Common names: Banana, plantain
USDA zones: 8b to 11 (find your zone)
Moisture requirement: Ample water
Light requirement: Full sun
Mature size: 5 to 20 feet tall, depending on the cultivar
Seasonal interest: Year-round except for winters where there are freezes
When to plant: Year-round in zones 9b to 11; spring in zones 7 to 9
Some bananas grow only a few feet tall, while others surpass 30 feet. And size isn't the only thing to consider. There are ornamental bananas and edible bananas, sweet bananas and starchy bananas, and even bananas that can be grown in containers.
Ornamental bananas. Not all bananas are grown for the table, and while all of them are attractive enough to be grown as ornamentals, these species are grown exclusively for their looks. Pink flowering banana (Musa ornata, zones 8b to 11), shown, produces stunning lavender-pink flowers on upright stalks, held aloft right at eye level. Chinese yellow banana (Musella lasiocarpa, zones 7b to 11) is a close relative of the banana and is also grown primarily for its impressive bloom. The Japanese fiber banana (Musa basjoo, zones 6 to 11) is the cold-hardiest banana and can be grown in temperate zones with protection. Abyssinian banana (Ensete ventricosum, zones 9 to 11) has dramatic upright leaves with prominent ribs.
Plantains. Starchy plantain-type bananas are a suitable replacement for potatoes and other starch crops in the tropics and are excellent served up fried. They have found their way into Latin American, Caribbean, African and Southeast Asian cuisines, but most shoppers in Britain and the United States know them only as "green bananas." They do require cooking before being served.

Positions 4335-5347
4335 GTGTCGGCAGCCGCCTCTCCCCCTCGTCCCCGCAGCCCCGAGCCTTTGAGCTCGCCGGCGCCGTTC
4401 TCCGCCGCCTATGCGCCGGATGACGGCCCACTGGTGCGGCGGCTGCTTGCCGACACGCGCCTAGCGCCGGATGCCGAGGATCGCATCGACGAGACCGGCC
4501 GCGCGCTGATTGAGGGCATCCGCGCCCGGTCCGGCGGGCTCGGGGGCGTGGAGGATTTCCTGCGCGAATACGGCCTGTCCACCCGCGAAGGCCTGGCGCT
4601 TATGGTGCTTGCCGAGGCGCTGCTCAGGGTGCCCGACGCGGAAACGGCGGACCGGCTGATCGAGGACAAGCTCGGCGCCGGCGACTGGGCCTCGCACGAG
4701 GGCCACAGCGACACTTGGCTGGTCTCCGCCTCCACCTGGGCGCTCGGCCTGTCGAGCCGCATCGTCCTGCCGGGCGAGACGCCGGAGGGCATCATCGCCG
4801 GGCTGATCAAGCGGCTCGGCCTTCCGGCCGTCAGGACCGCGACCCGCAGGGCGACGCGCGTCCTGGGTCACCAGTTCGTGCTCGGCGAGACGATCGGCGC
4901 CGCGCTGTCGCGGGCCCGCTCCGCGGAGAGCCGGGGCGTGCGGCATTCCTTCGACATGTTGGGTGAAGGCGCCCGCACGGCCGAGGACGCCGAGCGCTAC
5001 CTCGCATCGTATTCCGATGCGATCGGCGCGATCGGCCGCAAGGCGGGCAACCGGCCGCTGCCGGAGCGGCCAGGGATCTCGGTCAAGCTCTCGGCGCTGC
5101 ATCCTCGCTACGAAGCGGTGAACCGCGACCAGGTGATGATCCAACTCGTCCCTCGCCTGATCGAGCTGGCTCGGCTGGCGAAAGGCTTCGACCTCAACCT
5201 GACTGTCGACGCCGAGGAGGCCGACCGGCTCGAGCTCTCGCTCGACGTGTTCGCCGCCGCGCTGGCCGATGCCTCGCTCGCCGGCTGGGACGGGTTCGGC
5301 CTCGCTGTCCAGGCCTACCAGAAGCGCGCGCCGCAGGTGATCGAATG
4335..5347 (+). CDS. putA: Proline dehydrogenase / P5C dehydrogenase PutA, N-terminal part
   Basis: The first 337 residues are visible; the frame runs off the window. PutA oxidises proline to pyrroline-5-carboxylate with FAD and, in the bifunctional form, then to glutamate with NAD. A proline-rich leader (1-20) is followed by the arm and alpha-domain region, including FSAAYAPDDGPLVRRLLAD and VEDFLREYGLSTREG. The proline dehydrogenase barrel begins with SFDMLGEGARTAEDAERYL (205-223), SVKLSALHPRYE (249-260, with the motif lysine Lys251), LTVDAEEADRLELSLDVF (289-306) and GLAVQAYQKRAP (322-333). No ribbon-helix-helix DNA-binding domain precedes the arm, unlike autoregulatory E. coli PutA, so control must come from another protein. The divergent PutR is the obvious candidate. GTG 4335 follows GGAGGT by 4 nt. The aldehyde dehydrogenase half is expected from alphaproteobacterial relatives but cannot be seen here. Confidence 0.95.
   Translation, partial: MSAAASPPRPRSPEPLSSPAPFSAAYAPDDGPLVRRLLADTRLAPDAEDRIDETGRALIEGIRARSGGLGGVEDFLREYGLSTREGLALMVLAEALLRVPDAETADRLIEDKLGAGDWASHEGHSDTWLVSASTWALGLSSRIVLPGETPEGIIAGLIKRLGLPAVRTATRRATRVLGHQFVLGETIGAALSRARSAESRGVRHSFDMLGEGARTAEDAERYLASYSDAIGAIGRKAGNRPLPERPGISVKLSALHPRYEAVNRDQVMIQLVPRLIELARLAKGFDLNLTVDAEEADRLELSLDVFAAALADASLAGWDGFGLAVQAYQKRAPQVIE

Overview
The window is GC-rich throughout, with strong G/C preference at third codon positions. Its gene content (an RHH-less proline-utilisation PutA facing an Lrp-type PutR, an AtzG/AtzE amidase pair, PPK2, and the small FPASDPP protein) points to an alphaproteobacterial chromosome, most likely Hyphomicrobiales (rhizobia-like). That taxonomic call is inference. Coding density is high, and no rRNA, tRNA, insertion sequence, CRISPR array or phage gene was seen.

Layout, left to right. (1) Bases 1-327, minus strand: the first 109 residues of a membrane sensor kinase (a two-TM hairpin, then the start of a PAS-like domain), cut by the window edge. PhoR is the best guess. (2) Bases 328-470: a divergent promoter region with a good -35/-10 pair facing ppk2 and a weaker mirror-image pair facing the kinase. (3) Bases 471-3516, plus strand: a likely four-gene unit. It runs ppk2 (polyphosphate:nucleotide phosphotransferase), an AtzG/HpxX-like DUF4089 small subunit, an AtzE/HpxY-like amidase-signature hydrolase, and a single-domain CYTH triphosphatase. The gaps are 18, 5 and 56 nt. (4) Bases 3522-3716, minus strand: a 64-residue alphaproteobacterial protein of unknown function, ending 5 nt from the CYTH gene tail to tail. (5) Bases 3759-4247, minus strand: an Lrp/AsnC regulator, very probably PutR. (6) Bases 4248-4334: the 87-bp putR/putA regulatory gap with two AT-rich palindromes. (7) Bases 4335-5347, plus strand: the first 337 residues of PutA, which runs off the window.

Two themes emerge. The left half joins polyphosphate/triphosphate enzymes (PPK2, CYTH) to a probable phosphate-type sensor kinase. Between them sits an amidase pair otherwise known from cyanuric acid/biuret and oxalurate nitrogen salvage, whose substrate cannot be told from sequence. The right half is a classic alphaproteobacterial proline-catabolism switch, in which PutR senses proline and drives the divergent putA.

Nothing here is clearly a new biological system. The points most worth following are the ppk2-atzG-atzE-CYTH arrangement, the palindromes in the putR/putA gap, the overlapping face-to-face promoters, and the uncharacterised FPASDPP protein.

Some choices for your garden include Ae Ae (Musa X paradisiaca 'Ae Ae', zones 10 to 11), Dwarf Orinoco (Musa x paradisiaca 'Dwarf Orinoco', zones 7b to 11) and Mysore (Musa x paradisiaca 'Mysore', zones 10 to 11).
In containers. Whether you lack the space, live outside the tropics or just need a dramatic focal point in your container arrangements, there are several bananas with the right size for the job. Super Dwarf Cavendish (Musa acuminata 'Super Dwarf Cavendish', zones 9b to 11) is an even shorter version of the dwarf Cavendish, reaching only a few feet tall. Siam Red (Musa acuminata 'Siam Red', zones 10 to 11) has intense orange-red leaves variegated with green. Red Abyssinian banana (Ensete ventricosum 'Maurelli', zones 9a to 11) is a banana relative that also has red leaves, but they are upright and give the plant the appearance of a shuttlecock. They can get quite large but will last a few years in a container.
If you're growing edible types, just remember that you will need to harvest the fruit and thin out the declining stems, which means that the plantings (if any) beneath the bananas should be durable enough to handle occasional foot traffic.
Ornamental bananas are ideal as focal points in a bed of perennials or ground covers, and occasionally as specimens surrounded by open space. Smaller types look superb when massed together like cannas.
Try using pink velvet bananas (Musa velutina, zones 7b to 11) and red bananas (Musa acuminata 'Red Dacca', zones 9 to 10) for their small size and unexpected hues. Nothing says tropical style like a freshly cut "hand" of bananas on the kitchen counter.
Believe it or not, bananas are pretty carefree once they're established. Though they are tolerant of many conditions, they thrive best with lots of ample sunlight, moisture and fertilizer.
Planting. Amend the planting site with plenty of compost or topsoil and keep the banana watered, especially during its first months in the ground. Feed it on a regular schedule according to the fertilizer's label instructions.
When the banana blooms, the flower (rather a collection of flowers) will hang downward and form bananas as it descends. Remove the banana "hands" with a sharp knife or machete as soon as they reach a mature size, leaving the bloom in place to form new fruits. When the bloom is spent, the stem will die. Cut the entire stem to the ground, allowing the other stems to take its place. The stem can be chopped up and spread over the planting site as an effective mulch.